Alfred Adler Institutes of San Francisco and Northwestern Washington

Alfred Adler - Lifeline and Chronology
Summarize dby Edward Hoffman, Ph.D.


1868 Birth of Sigmund Adler (older brother of Alfred)
1870 Birth of Alfred Adler on February 7th
1871 Birth of Hermine Adler (sister)
1873 Birth of Rudolf Adler (brother)
1874 Birth of Irma Adler (sister)
Death of Rudolf Adler
1877 Birth of Max Adler (brother)
1884 Birth of Richard Adler (brother)
1888 Adler begins study at the University of Vienna Medical School
1895 Adler receives medical degree from the University of Vienna
1897 Adler falls in love with Raissa Timofeivna Epstein
Adler marries Raissa Timofeivna Epstein
1898 Adler sets up private pratice in Vienna
Valentine (daughter) is born
Adler publishes two articles in Austria's "Medical News Bulletin"
Adler publishes monograph, Health Book for the Tailor Trade
1901 Adler's second child, Alexandra, is born
1902 Adler publishes two more articles in "Medical News Bulletin"
Sigmund Freud invites Adler to join the fledgling Wednesday Psychological Society (later renamed to Vienna Psychoanalytic Society)
1904 Adler publishes his most important article to date, The Physician as Educator
Adler converts from Judaism to Protestanism
Birth of Kurt Adler (son)
1905 Publication of A Study of Organ Inferiority
1909 Birth of Cornelia (daughter)
1911 Adler is expelled from the Vienna Psychoanalytic Society under Freud's impetus
Adler forms his own group, initially called the Society for Free Psychoanalytic Inquiry
1912 Publication of The Neurotic Constitution
1913 Adler renames his group the Society for Individual Psychology
1914 Publication of Healing and Education, edited by Adler
1916 Adler is drafted as a military physician for the Austro-Hungarian Empire during World War I
1918 Adler is discharged from military service, begins emphasizing social feeling in his writings
1922 Publication of The Practice and Theory of Individual Psychology
Adler begins setting up educational consulting teams in child guidance for Vienna's public schools
1924 Adler becomes a professor at Vienna's Pedagogical Institute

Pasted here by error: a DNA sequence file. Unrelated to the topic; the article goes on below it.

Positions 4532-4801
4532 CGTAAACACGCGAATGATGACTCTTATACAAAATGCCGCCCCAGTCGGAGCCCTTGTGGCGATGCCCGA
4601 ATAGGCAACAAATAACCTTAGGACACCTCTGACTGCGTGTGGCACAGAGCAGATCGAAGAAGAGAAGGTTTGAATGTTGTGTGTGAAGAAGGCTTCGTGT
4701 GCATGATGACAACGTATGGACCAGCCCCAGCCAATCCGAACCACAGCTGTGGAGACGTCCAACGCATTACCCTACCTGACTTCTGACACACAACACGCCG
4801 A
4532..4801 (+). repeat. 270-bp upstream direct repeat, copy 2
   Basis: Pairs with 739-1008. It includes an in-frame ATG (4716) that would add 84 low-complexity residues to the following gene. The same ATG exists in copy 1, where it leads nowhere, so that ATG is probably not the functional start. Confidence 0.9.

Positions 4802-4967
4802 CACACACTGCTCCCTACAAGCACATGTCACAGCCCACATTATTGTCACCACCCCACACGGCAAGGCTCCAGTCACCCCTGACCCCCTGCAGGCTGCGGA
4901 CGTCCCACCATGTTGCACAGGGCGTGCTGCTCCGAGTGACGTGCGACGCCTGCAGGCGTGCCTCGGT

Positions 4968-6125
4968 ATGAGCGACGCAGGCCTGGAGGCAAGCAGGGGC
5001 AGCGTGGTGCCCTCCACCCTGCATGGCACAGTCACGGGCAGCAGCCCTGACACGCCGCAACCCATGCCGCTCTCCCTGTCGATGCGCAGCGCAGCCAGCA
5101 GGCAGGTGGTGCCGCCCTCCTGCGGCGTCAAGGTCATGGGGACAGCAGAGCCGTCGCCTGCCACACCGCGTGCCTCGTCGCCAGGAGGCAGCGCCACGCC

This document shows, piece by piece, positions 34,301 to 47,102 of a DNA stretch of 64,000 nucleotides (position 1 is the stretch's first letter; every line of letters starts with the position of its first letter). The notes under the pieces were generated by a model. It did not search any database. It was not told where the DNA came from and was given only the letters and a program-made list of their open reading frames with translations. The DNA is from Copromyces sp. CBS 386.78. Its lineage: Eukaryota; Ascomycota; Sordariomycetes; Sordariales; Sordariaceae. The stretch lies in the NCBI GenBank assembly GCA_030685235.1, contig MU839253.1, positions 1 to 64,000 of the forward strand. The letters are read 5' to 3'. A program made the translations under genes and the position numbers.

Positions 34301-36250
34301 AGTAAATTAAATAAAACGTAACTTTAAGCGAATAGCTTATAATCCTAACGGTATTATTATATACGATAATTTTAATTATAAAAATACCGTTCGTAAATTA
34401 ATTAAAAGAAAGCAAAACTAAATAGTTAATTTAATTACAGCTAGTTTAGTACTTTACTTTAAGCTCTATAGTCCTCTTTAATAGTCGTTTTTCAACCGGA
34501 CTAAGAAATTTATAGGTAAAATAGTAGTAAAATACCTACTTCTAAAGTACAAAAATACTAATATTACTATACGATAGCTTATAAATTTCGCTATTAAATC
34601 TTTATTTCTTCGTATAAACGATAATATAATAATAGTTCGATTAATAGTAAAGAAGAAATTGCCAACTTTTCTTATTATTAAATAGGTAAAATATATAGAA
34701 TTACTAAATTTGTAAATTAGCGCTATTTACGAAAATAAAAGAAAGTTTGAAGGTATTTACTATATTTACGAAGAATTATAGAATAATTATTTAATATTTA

1927 Publication of Understanding Human Nature
Adler's first lecture-tour of the United States
1928 Publication of The Case of Miss R: The Interpretation of a Life Story
1929 Adler becomes an adjunct professor at Columbia University, starts to shift base of operations from Vienna to New York City
Publication of Individual Psychology in the Schools
Publication of Problems of Neurosis: A Book of Case Histories
Publication of The Science of Living
Publication of Guiding the Child: On the Principles of Individual Psychology, edited by Adler
1930 Adler resigns from Columbia University position
Publication of The Education of Children
Publication of The Pattern of Life
Publication of The Problem Child: The Life Style of the Difficult Child as Analyzed in Specific Cases
1931 Publication of What Life Should Mean to You
1932 Adler becomes a professor at the Long Island College of Medicine, his first full-time academic position in the United States
1933 Publication of Religion and Individual Psychology Publication of Social Interest: A Challenge to Mankind
1934 Austria is taken over by its fascists, and Adler's psycho-educational movement is suppressed
1935 Austria is annexed by Hitler's Nazi Germany
Raissa relocates to New York City and resumes living full-time with Adler
Adler becomes mentor to the young Abraham Maslow
1937 Death of Alfred Adler on May 28th, Aberdeen, Scotland


This information was taken from:
Edward Hoffman's
THE DRIVE FOR SELF: ALFRED ADLER AND THE FOUNDING OF INDIVIDUAL PSYCHOLOGY
(Addison-Wesley, 1994). [Order directly from Amazon Books.]


For permission to copy or reproduce this material, please contact:
Henry T. Stein, Ph.D., Director
Alfred Adler Institute of Northwestern Washington
2565 Mayflower Lane
Bellingham, WA 98226
Phone: (360) 647-5670 E-mail: HTStein@att.net
Web Site: http://www.Adlerian.us

Other Biographical Links:

Biographical Sketch of Alfred Adler
"Close Encounters With Alfred Adler," by Sophia de Vries
"Alfred Adler, As I Remember Him," by Anthony Bruck


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